Argentina rallies round reggae

Argentina rallies round reggae

Saturday, March 19, 2016

Print this page Email A Friend!

South America has been one of dancehall/reggae’s emerging markets in the last decade. Fans like musician/producer Hernan Sforzini have a lot to do with that.

Sforzini has also promoted shows by Groundation, Andrew Tosh, Israel Vibration and SOJA in his native Argentina. Last week, he played percussion with Steel Pulse at Groove, a venue in the country’s capital.

Sforzini has known the British band since 2005. They contributed a song to his HEMP! Tribute Reggae to The Beatles
Vol II compilation album two years ago.

He performed with them last year at the Vorterix Reggae Festival in Argentina.

"It’s a great honour to play with such a band. I learn to play percussion in reggae music looking and listening at them and now to play with them is a dream; I admire and ‘raspect’ them a lot," Sforzini told the Jamaica Observer.

Steel Pulse also filmed footage for their documentary Dreadtown while in Argentina. The film is a detailed history of the Grammy-winning band which formed in the Handsworth area of London in the mid-1970s.

Sforzini is from Lanus, a city just outside of Buenos Aires. He has been listening to Jamaican music since he was 12 years old.

While Latin music is by far the most popular sound on radio and clubs in Argentina, dancehall/reggae has grown among Argentinian youth.

"Since 2004, the reggae has grown. Record companies invest promoting (homegrown) reggae bands and many new bands surge," Sforzini explained. "Also, many international bands come since 2004. Buenos Aires, Mar del Plata, Cordoba, Rosario and San Luis develop many reggae fans."

Argentina is one of the South American countries where Jamaican artistes perform regularly. Chile, Colombia and Brazil hold major reggae festivals annually, attracting thousands of fans.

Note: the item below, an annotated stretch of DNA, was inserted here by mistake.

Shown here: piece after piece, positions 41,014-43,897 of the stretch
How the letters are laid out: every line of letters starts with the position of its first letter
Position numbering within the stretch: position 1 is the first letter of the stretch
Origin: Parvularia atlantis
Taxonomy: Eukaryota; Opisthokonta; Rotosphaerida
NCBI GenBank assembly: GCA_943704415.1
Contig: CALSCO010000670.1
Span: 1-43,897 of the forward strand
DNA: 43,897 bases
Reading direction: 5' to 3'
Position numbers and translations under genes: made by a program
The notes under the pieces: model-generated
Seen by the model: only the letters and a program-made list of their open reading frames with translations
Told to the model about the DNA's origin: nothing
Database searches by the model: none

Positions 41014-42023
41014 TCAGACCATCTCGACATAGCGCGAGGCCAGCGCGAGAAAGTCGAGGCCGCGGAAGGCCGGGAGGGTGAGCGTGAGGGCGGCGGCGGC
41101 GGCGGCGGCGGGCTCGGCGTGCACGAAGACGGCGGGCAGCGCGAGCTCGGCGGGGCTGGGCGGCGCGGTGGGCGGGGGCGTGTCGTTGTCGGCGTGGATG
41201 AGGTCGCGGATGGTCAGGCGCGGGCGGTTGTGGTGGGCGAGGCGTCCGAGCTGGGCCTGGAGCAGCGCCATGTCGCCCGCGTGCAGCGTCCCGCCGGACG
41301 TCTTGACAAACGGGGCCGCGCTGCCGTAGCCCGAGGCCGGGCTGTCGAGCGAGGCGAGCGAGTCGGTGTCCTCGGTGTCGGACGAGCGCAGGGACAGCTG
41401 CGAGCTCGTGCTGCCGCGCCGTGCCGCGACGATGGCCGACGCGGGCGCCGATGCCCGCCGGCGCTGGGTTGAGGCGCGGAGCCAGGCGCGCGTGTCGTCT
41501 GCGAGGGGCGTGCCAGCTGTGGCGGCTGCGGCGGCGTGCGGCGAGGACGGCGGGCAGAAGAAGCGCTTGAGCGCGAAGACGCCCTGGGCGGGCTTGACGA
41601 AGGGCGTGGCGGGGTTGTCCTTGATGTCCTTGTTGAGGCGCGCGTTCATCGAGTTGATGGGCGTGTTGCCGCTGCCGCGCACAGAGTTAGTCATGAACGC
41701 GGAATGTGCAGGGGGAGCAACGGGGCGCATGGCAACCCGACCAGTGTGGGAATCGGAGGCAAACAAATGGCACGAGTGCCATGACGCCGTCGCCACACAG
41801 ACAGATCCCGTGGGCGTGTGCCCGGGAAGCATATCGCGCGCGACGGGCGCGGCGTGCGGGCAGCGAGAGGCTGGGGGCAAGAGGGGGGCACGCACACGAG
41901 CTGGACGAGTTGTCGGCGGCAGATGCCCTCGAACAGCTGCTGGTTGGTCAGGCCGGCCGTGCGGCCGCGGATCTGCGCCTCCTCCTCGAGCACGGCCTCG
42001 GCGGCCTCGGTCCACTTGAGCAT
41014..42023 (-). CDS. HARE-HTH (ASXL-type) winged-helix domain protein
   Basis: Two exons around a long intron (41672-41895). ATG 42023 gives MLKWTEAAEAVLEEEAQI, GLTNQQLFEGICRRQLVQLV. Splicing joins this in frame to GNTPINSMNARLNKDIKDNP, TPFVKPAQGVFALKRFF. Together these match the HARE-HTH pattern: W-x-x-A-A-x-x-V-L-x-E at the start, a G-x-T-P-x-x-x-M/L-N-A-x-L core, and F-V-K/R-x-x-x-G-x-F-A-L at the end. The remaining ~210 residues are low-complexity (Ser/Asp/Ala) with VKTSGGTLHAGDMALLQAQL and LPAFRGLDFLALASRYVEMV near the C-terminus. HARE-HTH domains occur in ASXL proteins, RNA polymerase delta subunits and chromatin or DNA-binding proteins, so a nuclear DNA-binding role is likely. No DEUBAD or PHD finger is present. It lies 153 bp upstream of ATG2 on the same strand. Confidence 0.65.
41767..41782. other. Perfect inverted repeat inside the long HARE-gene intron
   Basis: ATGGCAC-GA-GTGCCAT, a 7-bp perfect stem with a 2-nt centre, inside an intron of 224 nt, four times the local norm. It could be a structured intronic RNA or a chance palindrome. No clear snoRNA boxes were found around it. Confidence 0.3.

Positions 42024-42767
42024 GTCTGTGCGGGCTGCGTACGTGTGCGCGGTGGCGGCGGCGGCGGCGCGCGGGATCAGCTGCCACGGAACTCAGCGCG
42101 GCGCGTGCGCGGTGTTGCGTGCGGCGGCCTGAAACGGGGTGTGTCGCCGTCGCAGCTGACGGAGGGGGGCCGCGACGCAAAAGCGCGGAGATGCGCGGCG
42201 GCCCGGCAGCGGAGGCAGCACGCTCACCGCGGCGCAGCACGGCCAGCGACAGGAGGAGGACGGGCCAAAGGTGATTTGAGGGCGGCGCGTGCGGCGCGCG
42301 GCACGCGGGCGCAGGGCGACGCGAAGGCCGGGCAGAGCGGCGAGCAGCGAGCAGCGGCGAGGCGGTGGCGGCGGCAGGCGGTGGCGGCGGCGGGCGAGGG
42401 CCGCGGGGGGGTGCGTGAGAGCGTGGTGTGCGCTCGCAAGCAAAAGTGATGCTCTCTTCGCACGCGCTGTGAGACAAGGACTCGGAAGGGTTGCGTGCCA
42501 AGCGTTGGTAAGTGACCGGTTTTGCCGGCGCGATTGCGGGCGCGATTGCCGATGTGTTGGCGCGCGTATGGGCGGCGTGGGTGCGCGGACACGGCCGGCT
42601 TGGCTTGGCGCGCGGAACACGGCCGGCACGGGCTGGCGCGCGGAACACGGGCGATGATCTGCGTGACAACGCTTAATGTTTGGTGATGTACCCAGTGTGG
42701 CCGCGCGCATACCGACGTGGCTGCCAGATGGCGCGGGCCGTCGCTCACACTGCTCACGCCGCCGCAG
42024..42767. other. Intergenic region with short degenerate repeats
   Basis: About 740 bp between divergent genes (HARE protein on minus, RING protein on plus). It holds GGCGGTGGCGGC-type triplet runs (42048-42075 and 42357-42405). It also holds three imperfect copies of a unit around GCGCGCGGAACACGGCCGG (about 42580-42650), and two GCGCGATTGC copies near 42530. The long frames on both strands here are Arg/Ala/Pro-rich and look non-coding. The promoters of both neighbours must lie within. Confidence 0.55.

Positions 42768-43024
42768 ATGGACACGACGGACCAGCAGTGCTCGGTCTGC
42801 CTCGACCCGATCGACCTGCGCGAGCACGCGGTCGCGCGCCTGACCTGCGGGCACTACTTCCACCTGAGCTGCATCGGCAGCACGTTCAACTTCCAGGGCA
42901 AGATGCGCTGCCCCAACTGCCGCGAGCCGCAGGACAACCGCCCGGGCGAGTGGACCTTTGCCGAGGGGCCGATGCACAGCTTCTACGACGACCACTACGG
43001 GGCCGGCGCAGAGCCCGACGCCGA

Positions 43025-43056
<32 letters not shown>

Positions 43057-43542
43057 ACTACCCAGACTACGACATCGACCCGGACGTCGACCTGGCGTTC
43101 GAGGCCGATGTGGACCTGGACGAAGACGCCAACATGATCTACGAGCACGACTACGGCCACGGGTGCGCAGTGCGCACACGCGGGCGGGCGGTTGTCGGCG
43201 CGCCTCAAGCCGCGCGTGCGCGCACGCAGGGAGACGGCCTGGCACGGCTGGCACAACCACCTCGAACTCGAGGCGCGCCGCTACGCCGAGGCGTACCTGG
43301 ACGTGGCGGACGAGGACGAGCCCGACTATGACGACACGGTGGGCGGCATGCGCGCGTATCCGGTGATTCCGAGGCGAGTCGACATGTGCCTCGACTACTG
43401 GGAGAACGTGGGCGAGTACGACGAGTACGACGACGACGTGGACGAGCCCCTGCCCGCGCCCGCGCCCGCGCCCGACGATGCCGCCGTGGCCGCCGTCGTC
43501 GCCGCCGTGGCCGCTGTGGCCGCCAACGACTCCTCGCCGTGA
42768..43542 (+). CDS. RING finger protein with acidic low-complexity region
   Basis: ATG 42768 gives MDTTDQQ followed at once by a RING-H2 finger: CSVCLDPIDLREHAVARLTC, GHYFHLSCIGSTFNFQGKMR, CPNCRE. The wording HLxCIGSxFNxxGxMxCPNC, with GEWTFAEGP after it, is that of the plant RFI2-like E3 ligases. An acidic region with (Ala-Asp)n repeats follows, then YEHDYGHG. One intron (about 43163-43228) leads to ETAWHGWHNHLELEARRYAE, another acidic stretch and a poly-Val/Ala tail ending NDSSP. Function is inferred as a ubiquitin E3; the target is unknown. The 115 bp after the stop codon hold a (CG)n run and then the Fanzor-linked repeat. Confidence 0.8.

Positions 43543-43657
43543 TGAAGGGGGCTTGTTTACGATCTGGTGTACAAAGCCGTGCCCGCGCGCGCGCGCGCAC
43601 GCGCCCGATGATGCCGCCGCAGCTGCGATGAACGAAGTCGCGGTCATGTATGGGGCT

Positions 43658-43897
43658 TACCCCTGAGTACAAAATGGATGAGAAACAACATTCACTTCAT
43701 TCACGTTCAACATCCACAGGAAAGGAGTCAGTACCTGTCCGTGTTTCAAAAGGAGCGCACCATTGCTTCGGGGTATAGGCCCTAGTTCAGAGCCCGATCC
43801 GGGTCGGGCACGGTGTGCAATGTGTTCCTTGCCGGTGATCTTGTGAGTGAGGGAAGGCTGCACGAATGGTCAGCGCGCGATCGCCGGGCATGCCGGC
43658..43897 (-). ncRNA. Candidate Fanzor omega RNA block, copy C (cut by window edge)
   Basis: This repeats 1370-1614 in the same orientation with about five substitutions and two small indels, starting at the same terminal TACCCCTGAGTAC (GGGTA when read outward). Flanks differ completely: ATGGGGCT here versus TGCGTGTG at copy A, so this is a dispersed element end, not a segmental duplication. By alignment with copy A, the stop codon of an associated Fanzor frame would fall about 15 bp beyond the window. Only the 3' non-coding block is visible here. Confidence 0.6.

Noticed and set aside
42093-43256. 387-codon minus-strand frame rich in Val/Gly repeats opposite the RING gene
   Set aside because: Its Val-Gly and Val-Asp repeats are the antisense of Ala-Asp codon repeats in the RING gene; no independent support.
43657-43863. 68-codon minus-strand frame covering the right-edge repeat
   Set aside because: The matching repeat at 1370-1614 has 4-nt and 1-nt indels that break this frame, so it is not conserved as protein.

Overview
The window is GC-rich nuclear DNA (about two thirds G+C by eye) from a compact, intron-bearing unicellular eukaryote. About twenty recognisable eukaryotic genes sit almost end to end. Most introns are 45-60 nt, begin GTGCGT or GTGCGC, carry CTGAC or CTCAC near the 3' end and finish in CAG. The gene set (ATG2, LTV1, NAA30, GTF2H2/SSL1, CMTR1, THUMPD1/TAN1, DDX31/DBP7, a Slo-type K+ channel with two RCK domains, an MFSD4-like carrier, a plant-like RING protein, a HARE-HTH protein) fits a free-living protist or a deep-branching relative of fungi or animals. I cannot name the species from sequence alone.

— Howard Campbell

Now you can read the Jamaica Observer ePaper anytime, anywhere. The Jamaica Observer ePaper is available to you at home or at work, and is the same edition as the printed copy available at




1. We welcome reader comments on the top stories of the day. Some comments may be republished on the website or in the newspaper � email addresses will not be published.

2. Please understand that comments are moderated and it is not always possible to publish all that have been submitted. We will, however, try to publish comments that are representative of all received.

3. We ask that comments are civil and free of libellous or hateful material. Also please stick to the topic under discussion.

4. Please do not write in block capitals since this makes your comment hard to read.

5. Please don't use the comments to advertise. However, our advertising department can be more than accommodating if emailed:

6. If readers wish to report offensive comments, suggest a correction or share a story then please email:

7. Lastly, read our Terms and Conditions and Privacy Policy

comments powered by Disqus



Today's Cartoon

Click image to view full size editorial cartoon